** Please note that this product CANNOT BE SHIPPED. PICKUP ONLY **
Pure oxygen is the best way to get your yeast off to a cracking start. Simply use this high pressure and high capacity disposable tank to boost dissolved oxygen levels in your cooled wort. Oxygen is great for use with high gravity beers or pilsners where you are trying to build up a large population of yeast.
We would recommend the use of a diffusion stone. These small diffusion stones create very fine bubbles of oxygen in your wort and help the oxygen to dissolve into solution faster. If you want a really nice optoin we would recommend the use of this oxygenation wand.
Directions for use
This bottle is compatible with our Oxygen Gas Regulator. It’s also compatible with many other regulators already on the market.
1. Remove the protection cap from the valve.
2. Connect the regulator to the cylinder valve. Attach the regulator to the top of your disposable cylinder. Turn pressure up to 10-20psi. Immerse diffusion stone in wort for 1-2 minutes.
NOTE: Wort must be cold. It is extremely difficult to get oxygen to dissolve into hot wort so it’s essential to cool wort completely before starting this process.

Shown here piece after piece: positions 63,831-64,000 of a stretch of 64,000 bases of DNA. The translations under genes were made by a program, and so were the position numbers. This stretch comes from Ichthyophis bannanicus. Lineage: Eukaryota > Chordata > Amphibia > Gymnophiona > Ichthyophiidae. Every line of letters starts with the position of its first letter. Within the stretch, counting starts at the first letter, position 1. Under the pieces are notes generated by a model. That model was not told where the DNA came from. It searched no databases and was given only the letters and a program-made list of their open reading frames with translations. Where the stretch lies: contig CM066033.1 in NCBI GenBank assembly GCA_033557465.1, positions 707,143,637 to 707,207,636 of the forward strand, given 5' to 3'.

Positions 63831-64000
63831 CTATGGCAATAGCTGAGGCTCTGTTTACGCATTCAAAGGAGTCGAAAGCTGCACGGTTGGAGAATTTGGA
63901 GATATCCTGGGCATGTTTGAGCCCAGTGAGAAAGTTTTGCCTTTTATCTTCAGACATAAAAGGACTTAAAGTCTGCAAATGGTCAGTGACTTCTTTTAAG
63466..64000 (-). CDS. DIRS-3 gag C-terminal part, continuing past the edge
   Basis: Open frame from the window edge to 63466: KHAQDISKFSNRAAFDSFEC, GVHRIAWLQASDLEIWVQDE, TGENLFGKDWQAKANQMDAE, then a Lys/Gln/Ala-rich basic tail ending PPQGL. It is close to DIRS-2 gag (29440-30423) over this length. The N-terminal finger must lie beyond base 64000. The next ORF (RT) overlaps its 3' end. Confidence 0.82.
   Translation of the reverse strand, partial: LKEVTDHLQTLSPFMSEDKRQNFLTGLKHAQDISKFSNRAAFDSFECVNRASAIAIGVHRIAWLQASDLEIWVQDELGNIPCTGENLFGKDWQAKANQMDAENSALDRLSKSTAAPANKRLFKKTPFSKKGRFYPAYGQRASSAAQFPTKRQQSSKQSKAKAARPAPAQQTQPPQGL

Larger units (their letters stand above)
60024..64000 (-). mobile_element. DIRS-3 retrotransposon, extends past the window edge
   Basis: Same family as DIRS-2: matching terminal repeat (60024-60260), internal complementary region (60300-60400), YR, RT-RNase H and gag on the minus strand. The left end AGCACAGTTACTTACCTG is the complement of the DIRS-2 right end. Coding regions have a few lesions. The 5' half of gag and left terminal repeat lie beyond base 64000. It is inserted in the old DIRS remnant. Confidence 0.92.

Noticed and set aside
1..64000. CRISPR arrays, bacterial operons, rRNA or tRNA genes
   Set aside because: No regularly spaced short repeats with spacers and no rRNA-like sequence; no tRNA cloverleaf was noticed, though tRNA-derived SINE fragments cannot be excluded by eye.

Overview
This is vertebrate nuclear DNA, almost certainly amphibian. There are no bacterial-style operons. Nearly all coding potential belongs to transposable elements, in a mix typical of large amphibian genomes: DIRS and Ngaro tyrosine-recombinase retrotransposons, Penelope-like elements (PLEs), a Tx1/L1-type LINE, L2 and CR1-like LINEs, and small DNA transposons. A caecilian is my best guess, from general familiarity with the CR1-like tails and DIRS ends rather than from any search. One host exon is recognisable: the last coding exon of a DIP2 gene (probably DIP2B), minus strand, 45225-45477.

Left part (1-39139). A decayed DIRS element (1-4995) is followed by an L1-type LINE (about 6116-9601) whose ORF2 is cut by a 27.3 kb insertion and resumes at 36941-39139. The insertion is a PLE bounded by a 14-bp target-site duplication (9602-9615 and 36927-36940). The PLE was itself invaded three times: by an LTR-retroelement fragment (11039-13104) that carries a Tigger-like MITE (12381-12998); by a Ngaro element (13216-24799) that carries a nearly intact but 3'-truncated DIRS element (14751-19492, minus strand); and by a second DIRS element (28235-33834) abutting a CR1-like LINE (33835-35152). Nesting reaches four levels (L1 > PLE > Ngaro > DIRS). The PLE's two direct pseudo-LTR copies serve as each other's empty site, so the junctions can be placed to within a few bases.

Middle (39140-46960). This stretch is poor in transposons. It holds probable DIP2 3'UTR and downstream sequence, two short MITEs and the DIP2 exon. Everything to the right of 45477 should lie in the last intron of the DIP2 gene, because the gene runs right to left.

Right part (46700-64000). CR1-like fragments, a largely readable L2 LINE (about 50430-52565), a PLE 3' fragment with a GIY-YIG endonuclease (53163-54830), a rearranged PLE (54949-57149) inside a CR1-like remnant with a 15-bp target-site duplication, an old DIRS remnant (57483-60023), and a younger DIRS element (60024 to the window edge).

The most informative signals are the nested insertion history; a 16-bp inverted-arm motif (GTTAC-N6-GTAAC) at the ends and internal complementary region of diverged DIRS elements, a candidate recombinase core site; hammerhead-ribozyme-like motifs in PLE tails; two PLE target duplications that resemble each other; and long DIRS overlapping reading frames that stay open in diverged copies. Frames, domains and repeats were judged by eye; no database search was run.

There may be some gas escaping as you’re screwing on so screw the gas cylnider into the regulator quickly to limit this loss, continue to screw on until gas stops.
This Cylinder will enable you to oxygenate over 50 x 30L batches.
Without an oxygen flow meter, the best way to inject pure oxygen into your wort is to set to set your phone timer to 60 seconds (for a single batch 20-23L) then turn up the dial on the regulator until there is some audible flow or bubbles while spraying ethanol spray on the stone.
Once you see bubbles start to form, it is then safe to dunk it into your wort. Once it is in your fermenter, start the timer. You will need to go as far down into the fermenter as possible. Then adjust the flow of the regulator until you just start to see some bubbles form on the top of the wort, then back off slightly. Too many bubbles means its not saturating into the wort. With practice you will find a sweet spot.